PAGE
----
Here we go again.
The Boston fans are excited about it, because they view the Larry O'Brien Trophy as their birthright.
The Lakers and their fans are excited, because they’ve got revenge in their eyes. Last time around, two years ago, Boston got its 17th title by beating the Lakers up and beating them badly. The 39-point capper was a beatdown of historic proportions.
Winning the championship last year against Orlando didn't completely erase the sting of that humiliation. Surely, a win over the Celtics would soothe that blister.
So, who gets the last laugh?
Let's take a closer look at the participants.
Kobe Bryant is either the NBA's best or second-best player. But he's definitely the best player in these Finals.
Kevin Garnett isn't one of those veterans who finally gets his first championship ring, then coasts. He'll fight tooth-and-nail to cement his legacy with a second.
Derek Fisher has a history of coming through just when the Lakers need him. He's not a superstar, but he will hit a clutch shot from time to time.
Rajon Rondo has pushed his game to a new level, as several Eastern Conference foes will tell you. If he gets on a tear, Bryant may spend more energy than he wants to at the defensive end, which could affect his shooting prowess.
One reason Lakerland is optimistic that the 2010 Finals will have a different outcome is that Trevor Ariza has been replaced in Los Angeles by defensive genius Ron Artest. The Artest situation has worked about as well as Coach Phil Jackson could have expected. His shutdown defense more than makes up for his erratic shooting at times.
Paul Pierce (19.1 points/game in the playoffs) will provide a tougher challenge than many of Artest's assignments this season, but Artest will be looking to let the world know how good is "D" really is.
Edge: Lakers (just barely)
Andrew Bynum wasn't available during the 2008 Finals. He's hurt, not injured this year. He'll give some quality minutes, but won't be the difference-maker his team hopes he will be.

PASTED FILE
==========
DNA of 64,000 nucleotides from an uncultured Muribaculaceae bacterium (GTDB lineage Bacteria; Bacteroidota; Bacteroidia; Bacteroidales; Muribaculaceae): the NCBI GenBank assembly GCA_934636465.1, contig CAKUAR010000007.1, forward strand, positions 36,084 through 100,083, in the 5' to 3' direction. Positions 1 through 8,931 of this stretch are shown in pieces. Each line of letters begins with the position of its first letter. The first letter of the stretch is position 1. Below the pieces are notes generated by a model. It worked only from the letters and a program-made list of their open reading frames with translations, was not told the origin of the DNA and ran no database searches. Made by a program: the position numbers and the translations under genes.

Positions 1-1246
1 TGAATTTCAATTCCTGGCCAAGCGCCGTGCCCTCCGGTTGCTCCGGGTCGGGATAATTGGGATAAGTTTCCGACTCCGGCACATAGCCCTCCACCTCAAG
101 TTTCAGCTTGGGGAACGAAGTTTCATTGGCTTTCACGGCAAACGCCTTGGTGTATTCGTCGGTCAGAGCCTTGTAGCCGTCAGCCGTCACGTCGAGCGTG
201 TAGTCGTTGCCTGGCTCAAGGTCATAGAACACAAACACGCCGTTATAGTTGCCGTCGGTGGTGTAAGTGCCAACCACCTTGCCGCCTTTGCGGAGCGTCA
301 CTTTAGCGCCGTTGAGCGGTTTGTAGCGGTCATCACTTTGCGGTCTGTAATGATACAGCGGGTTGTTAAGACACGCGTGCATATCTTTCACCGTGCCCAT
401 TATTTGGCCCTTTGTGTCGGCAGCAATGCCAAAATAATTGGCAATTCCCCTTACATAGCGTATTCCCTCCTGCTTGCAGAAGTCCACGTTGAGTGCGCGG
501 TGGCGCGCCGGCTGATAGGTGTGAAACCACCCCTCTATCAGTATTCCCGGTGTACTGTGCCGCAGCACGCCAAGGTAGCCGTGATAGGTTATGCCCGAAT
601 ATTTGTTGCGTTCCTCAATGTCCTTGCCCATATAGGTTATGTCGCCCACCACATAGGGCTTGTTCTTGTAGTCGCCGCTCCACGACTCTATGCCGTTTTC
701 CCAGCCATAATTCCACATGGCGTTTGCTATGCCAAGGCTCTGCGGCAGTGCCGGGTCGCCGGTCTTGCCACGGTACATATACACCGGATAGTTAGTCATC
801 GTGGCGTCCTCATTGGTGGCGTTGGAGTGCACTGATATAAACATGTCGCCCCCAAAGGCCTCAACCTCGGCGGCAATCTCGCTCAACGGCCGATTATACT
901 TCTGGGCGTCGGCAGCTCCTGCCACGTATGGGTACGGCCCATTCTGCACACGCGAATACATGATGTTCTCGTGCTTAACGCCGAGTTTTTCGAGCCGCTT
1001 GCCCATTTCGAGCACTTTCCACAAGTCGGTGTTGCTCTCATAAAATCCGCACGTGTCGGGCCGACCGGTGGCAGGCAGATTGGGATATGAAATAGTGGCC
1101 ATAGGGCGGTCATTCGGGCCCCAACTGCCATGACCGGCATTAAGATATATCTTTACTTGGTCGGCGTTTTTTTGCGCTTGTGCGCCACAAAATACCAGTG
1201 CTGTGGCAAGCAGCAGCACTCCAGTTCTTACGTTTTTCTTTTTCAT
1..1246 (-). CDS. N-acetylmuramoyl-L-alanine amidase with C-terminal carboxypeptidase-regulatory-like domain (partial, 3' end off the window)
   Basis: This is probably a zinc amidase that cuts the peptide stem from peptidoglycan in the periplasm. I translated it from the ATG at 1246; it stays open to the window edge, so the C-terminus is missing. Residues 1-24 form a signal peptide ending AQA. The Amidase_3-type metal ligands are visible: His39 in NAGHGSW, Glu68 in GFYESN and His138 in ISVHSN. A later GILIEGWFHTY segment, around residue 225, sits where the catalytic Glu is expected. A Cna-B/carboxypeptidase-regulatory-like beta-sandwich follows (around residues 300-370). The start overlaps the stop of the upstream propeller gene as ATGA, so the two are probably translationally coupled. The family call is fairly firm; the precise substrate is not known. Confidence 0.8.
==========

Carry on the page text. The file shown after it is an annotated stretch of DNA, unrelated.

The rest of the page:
Kendrick Perkins will probably use his defensive skills where needed. He'll make Bynum a non-factor and limit Pau Gasol's effectiveness when he gets that assignment.
Ray Allen (20.5 career scoring average, 9 all-star games) is a star. Is he a superstar if he wins his second ring? He'd love to make that discussion relevant.
Gasol would much rather be No. 2 in Los Angeles than No. 1 in Memphis. It's simple: Gasol will be a force when Bynum is in the game and/or Perkins is on the bench. Otherwise, he'll work hard for whatever he gets.
A number of useful guys on both teams. Lamar Odom of the Lakers is the best individual, but the Celtics have better depth, including the suddenly reliable Nate Robinson and the ring-owning Rasheed Wallace.
Do I really need to explain any further?
The Celtics have collected a number of road wins during these playoffs, while the Lakers are unbeaten at home. I say each team will win once on the other coast. But four games are at the office supply cupboard.
This is gonna be good. Possibly the best of these teams' dozen Finals meetings. Expect an overtime, some comments about officiating and nonstop office conversations on what might happen next.
At the end of a close Game 7, MVP Bryant will grip the trophy in victory, but exhaustion will be the order of the day. He'll have at least one48-minute game.
Anybody else excited about a possible 2011 rubber match?